[Source: Associated Press] -- The U.S. Fish and Wildlife Service is proposing to change some of the rules for a program that began putting Mexican gray wolves back into the wild in southwestern New Mexico and southeastern Arizona nearly 10 years ago. Federal biologists began releasing wolves in 1998 to re-establish the species in part of its historic range after it had been hunted to the brink of extinction in the early 1900s. Ranchers have consistently complained about wolves killing their livestock, while conservationists have criticized the program's management _ specifically a policy that requires wolves to be removed if they're linked to three livestock killings. The federal agency has begun taking comments in a series of public meetings in New Mexico and Arizona about potential changes to the program.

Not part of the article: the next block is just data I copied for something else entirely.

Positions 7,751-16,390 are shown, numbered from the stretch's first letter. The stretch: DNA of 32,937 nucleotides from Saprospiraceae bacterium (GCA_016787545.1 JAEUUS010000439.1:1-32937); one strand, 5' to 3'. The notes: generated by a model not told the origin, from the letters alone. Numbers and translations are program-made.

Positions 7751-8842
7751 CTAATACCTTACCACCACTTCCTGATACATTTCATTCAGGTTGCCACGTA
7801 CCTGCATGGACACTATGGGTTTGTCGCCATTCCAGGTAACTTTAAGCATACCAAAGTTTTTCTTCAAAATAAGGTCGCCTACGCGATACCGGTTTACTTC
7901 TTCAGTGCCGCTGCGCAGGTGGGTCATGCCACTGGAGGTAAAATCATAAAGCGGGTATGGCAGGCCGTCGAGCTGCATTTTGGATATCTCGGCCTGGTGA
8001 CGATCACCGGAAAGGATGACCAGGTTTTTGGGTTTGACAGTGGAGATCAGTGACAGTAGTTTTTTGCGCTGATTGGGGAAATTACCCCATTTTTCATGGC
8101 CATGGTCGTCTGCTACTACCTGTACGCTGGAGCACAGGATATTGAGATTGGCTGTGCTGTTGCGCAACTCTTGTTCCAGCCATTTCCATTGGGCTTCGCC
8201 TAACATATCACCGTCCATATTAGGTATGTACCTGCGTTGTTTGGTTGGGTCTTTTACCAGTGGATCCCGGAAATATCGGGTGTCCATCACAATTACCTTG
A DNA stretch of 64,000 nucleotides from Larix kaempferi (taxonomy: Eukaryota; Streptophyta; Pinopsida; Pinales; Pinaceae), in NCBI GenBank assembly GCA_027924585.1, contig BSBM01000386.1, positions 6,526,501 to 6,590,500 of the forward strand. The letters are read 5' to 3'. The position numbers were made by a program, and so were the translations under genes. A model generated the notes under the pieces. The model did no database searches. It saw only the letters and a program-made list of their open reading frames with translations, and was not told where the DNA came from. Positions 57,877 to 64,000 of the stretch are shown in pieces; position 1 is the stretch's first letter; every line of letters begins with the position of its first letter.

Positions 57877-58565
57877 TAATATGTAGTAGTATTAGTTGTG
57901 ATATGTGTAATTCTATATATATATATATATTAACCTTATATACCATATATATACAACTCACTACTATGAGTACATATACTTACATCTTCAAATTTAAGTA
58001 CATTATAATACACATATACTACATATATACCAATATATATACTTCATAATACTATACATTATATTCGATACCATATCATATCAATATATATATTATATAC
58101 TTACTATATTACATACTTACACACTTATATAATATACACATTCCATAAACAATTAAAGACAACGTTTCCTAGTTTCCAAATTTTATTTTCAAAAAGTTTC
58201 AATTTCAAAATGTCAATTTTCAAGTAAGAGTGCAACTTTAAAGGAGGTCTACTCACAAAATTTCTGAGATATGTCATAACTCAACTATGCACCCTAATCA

The wolf reintroduction program originally predicted that by now, there would be a viable, self-sustaining population of 100 wolves and 18 breeding pairs in the wild. Instead, the service counted 59 wolves and six breeding pairs last winter during its official, once-a-year count. Since the first releases, the agency has removed 65 wolves permanently _ either by capturing them for permanent captivity or by killing them, said Dave Parsons, who oversaw the wolf recovery program from 1990 to 1999. He is now is carnivore conservation biologist for The Rewinding Institute. The wild population has been "propped up by continued releases far beyond what we thought would be necessary,'' he said.
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